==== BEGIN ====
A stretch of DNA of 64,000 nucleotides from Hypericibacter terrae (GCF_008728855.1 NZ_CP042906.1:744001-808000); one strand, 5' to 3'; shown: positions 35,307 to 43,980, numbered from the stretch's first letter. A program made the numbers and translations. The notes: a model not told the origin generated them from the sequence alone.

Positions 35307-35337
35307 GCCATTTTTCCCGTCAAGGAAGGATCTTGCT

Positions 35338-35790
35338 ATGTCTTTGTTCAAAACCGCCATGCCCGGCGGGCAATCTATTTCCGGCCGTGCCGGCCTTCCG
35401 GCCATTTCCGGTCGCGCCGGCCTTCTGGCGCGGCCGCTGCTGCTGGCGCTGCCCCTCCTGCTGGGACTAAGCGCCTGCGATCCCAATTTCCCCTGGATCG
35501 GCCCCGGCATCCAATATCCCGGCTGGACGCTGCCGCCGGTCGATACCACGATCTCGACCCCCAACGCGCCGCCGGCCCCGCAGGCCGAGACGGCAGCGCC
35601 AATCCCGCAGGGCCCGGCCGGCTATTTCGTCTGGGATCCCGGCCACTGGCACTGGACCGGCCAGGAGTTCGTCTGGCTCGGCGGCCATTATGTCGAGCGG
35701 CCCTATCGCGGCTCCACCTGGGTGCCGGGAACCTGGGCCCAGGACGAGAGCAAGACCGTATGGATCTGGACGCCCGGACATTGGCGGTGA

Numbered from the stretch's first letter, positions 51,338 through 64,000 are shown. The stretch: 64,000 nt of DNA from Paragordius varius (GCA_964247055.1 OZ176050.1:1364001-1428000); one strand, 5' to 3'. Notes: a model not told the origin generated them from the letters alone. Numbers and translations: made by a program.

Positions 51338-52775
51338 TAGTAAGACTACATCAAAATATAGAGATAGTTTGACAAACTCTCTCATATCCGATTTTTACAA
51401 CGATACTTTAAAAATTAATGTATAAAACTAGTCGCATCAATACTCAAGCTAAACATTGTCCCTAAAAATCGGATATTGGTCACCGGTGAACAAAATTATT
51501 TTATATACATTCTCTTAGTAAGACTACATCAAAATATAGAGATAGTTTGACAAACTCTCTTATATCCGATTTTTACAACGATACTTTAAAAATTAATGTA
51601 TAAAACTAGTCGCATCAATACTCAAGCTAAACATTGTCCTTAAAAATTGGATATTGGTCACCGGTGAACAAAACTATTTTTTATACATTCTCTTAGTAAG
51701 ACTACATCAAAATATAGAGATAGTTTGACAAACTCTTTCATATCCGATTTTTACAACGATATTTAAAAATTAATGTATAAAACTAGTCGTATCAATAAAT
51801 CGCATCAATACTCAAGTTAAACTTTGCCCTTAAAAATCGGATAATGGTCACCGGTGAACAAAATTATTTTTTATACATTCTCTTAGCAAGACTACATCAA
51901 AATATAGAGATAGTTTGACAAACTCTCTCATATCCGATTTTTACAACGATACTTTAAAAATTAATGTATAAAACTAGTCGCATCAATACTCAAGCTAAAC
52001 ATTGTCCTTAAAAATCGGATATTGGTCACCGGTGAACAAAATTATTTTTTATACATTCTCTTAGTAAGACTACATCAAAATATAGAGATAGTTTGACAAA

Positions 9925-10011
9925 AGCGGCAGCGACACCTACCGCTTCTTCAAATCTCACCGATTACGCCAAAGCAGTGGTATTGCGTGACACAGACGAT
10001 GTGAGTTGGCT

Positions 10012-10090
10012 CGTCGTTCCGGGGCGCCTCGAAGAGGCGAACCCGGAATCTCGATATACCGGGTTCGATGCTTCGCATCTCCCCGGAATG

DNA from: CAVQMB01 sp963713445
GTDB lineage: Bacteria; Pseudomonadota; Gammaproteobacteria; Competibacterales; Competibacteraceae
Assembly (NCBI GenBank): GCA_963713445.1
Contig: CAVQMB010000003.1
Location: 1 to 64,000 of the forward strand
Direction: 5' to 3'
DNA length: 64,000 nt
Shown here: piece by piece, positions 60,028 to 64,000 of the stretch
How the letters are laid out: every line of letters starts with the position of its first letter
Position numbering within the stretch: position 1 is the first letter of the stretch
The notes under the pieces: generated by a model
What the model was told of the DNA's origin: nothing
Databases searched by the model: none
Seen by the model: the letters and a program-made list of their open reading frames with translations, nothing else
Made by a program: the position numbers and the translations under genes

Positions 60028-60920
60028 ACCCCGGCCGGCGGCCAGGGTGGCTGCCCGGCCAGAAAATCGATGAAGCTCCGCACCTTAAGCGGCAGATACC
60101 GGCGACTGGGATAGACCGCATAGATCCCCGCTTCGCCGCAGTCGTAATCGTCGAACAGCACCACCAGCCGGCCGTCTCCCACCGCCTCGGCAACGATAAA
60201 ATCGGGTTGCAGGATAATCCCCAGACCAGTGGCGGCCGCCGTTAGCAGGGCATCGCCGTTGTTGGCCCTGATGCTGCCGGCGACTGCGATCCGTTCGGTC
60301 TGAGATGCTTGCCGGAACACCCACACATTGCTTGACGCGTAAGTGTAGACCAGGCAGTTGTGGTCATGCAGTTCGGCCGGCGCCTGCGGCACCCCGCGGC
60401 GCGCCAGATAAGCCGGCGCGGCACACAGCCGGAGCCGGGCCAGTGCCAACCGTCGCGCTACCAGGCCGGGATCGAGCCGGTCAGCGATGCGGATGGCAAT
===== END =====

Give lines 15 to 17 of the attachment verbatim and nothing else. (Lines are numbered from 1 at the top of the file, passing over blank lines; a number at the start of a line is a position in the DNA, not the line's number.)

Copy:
51601 TAAAACTAGTCGCATCAATACTCAAGCTAAACATTGTCCTTAAAAATTGGATATTGGTCACCGGTGAACAAAACTATTTTTTATACATTCTCTTAGTAAG
51701 ACTACATCAAAATATAGAGATAGTTTGACAAACTCTTTCATATCCGATTTTTACAACGATATTTAAAAATTAATGTATAAAACTAGTCGTATCAATAAAT
51801 CGCATCAATACTCAAGTTAAACTTTGCCCTTAAAAATCGGATAATGGTCACCGGTGAACAAAATTATTTTTTATACATTCTCTTAGCAAGACTACATCAA